The Australian Signals Directorate’s Australian Cyber Security Centre (ACSC) has warned of an ongoing and widespread phishing campaign designed to spread Emotet malware throughout Australia.
An excerpt from the ACSC advisory:
“The ACSC has received dozens of confirmed reports of Emotet infection across a variety of sectors in the Australian economy, including critical infrastructure providers and government agencies. Emotet provides an attacker with a foothold in a network from which additional attacks can be performed, often leading to the deployment of ransomware.”
As always, organizations and users should be wary of opening up Office (such as Word docs) or PDF documents sent in email. Especially those emails sent from external or untrusted sources.
Spreading Emotet and Trickbot
The Microsoft Word documents contain macros designed to download and install the Emotet malware once opened. In addition, Emotet also spreads via embedded URLs.
The ACSC also confirmed they have received reports of Emotet spreading by way of bulk spam emails. They also said bad actors are using highly targeted spear-phishing emails as well.
“Upon infection of a machine, Emotet attempts to spread within a network by brute-forcing user credentials, and writing to shared drives,” the ACSC warned in the report.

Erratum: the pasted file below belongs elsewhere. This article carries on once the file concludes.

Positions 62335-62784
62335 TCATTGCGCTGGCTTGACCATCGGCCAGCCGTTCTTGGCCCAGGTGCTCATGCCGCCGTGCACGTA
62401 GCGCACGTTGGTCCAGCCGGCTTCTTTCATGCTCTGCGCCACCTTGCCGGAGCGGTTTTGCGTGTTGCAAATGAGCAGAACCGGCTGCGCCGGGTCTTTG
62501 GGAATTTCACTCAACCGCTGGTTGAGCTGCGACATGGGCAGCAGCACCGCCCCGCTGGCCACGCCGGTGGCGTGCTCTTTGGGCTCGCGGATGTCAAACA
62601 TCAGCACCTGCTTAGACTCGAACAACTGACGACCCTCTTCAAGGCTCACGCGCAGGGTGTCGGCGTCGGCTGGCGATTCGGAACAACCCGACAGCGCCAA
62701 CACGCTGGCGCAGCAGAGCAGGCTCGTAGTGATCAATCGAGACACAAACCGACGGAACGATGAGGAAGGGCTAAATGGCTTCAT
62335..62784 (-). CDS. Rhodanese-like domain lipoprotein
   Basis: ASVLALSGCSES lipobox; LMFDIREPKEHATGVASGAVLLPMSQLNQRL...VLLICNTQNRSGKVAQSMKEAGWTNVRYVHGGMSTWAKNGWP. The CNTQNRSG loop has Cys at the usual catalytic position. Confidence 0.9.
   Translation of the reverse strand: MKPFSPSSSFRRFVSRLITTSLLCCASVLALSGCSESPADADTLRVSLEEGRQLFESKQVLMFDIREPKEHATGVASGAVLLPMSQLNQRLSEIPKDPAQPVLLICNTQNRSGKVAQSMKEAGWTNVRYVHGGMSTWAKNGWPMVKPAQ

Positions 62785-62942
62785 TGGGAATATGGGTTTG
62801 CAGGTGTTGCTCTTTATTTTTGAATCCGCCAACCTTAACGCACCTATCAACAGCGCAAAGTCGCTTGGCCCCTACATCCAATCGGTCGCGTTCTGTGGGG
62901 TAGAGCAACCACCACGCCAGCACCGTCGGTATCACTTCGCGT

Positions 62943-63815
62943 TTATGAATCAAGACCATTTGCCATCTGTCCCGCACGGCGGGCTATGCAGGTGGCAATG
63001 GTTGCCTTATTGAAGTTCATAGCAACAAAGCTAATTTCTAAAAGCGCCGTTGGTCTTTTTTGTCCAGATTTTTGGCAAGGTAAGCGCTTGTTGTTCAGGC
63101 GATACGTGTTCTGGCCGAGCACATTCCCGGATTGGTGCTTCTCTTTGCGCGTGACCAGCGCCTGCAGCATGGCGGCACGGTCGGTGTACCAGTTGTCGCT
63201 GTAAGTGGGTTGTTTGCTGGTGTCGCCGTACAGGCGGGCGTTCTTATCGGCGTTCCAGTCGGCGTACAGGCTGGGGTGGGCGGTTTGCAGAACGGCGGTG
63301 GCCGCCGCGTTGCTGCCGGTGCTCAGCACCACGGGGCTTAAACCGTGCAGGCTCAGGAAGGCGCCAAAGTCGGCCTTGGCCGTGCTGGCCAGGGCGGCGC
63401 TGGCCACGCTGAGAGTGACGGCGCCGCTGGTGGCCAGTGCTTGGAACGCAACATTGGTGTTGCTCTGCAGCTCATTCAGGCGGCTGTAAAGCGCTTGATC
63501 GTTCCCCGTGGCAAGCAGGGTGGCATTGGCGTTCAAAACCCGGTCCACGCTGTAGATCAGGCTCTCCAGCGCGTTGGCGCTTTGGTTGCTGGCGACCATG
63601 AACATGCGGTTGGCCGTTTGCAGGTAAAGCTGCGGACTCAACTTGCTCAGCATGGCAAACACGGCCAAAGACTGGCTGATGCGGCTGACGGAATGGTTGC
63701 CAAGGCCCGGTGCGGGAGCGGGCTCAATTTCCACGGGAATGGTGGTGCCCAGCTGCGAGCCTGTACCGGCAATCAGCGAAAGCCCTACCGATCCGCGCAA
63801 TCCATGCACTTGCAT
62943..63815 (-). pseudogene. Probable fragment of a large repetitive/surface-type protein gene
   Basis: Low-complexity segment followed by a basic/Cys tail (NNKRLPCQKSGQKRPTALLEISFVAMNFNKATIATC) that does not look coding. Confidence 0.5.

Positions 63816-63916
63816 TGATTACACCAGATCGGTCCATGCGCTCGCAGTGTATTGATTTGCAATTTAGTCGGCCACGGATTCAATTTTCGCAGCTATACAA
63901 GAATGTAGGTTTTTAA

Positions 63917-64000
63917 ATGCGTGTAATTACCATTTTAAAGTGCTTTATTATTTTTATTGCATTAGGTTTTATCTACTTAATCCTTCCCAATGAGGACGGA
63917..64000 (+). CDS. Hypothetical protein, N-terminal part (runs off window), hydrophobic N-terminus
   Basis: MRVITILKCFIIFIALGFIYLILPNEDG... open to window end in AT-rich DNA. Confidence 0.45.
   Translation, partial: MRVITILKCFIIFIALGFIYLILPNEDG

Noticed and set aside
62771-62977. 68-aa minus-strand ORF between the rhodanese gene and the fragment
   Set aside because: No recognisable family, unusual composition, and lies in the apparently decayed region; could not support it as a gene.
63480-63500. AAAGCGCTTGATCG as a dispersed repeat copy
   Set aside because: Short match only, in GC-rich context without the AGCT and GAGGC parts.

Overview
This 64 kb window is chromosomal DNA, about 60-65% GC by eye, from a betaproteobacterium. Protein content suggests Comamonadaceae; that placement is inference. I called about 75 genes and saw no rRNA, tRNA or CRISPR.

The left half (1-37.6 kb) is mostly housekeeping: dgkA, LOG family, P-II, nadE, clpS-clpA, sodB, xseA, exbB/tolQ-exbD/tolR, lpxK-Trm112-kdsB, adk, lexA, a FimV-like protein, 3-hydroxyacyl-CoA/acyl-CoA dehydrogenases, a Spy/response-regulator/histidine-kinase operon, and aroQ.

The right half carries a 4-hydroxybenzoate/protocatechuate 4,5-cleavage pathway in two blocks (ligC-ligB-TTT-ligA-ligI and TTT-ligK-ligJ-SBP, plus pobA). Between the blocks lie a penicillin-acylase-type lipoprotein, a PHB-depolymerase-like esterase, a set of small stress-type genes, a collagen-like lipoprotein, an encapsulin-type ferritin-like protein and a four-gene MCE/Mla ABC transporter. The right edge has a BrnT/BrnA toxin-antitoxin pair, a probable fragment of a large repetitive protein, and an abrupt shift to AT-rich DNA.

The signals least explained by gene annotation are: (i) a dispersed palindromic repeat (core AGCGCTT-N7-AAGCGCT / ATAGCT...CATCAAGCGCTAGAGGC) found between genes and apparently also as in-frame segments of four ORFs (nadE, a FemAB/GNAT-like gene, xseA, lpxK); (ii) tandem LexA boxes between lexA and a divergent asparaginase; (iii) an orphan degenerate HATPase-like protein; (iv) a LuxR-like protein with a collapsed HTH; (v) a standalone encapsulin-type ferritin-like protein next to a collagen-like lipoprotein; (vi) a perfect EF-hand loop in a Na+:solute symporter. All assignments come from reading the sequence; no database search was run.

The ACSC also noted at least 19 successful Emotet infections within Australia. In one incident, an Emotet infection led to Ryuk ransomware attacks on the Victorian health sector.
In addition, Emotet was also seen downloading Trickbot, a secondary malware and multi-purpose command-and-control (C2) tool, onto infected systems.
Last November, researchers from Trend Micro reported that Trickbot added password grabber modules to steal access from several apps and browsers. Consequently, the modular C2 tool can harvest credentials to move laterally within the network using other exploits, such as EternalBlue.
Security experts also observed similar issues over the last couple of years where attackers used Emotet to download other malicious payloads. Examples include IcedID banking trojan, Dridex and ransomware.
In conclusion, the ACSC recommends organizations block macros from running on the internet. Entities should also whitelist the execution of only vetted/approved macros.